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Sidoli, M. (1983). Pignatelli, M. (Rome). ‘Un incognita chiamata amore’ (An unknown something called love). Rivista di Psicologia Analitica, 11, no. 21, pp. 13-28 (1982).. J. Anal. Psychol., 28(3):274-275.

(1983). Journal of Analytical Psychology, 28(3):274-275

Pignatelli, M. (Rome). ‘Un incognita chiamata amore’ (An unknown something called love). Rivista di Psicologia Analitica, 11, no. 21, pp. 13-28 (1982).

Review by:
Mara Sidoli

Edited by:
Andrew Samuels

This paper is part of an issue of the Rivista dealing with the theme of ‘Love’ as a general concept, as a philosophical existential problem and as an aspect of transference. The paper unfolds as a description of the dialectic dynamics of the pair of opposites, love and death.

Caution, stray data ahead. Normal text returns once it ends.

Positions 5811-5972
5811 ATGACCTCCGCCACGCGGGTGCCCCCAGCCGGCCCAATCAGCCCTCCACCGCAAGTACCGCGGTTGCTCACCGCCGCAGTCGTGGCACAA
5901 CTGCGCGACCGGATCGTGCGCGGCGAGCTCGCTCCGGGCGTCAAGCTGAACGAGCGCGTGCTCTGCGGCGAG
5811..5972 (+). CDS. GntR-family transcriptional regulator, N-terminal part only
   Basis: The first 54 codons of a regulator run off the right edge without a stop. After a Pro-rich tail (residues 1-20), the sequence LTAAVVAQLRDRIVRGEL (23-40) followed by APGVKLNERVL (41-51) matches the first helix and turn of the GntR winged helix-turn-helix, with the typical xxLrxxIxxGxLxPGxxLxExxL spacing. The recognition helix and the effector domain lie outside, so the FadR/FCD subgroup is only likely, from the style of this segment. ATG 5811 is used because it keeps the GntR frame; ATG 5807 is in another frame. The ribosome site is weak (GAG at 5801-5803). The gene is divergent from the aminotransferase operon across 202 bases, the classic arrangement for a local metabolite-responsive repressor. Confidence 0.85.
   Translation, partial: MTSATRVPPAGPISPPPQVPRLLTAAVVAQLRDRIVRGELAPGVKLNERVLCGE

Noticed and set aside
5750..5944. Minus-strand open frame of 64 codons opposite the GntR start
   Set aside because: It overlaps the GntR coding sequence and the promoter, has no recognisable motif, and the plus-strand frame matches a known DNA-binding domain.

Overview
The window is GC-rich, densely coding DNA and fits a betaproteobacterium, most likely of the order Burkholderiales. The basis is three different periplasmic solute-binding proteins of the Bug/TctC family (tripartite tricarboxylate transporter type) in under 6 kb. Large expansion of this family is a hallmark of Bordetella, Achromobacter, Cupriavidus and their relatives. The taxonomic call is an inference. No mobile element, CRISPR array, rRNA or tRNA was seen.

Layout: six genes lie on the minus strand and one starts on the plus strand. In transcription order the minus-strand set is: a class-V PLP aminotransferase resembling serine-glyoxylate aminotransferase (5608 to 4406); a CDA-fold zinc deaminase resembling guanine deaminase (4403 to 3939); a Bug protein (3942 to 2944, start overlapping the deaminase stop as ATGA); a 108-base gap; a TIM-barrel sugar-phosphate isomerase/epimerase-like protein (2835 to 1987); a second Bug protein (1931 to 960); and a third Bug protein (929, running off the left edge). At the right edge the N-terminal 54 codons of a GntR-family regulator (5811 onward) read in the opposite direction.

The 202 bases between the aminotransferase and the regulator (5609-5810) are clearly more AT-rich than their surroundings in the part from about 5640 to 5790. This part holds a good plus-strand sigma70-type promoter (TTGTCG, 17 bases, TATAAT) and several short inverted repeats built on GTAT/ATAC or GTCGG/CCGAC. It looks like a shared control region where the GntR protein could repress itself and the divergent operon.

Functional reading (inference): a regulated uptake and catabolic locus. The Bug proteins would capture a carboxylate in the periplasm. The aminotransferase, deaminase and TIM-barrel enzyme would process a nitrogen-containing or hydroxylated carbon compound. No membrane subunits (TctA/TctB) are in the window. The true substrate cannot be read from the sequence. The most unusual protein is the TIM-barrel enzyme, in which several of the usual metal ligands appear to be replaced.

In Pignatelli's view love is the force which drives man towards self-realisation which itself involves a search for love. Man is born from desire and love, his parents making love, but being born implies at the same time being sentenced to death. Thus, in his view, love as a creative and life-generating force is inseparable from death and destruction.

Optimism and pessimism are, in Pignatelli's view, the two opposite psychological attitudes of man towards life and death. Man experiences life as an alternation between the polarities of joy and sorrow, success and failure, creativity and destruction, and so on.

There follows a description of two phases of love: falling in love and loving. Falling in love, according to the author, expresses the childlike aspect of man: it is the puer, the child within, who falls in love, whereas loving belongs to the realm of the adult, the grown up senex. Loving, he says, means being fully aware of one's own solitude and being able to bear and overcome it. Thus meeting the other is a true union and not simply a clinging.

Article Citation [Who Cited This?]

Sidoli, M. (1983). Pignatelli, M. (Rome). ‘Un incognita chiamata amore’ (An unknown something called love).

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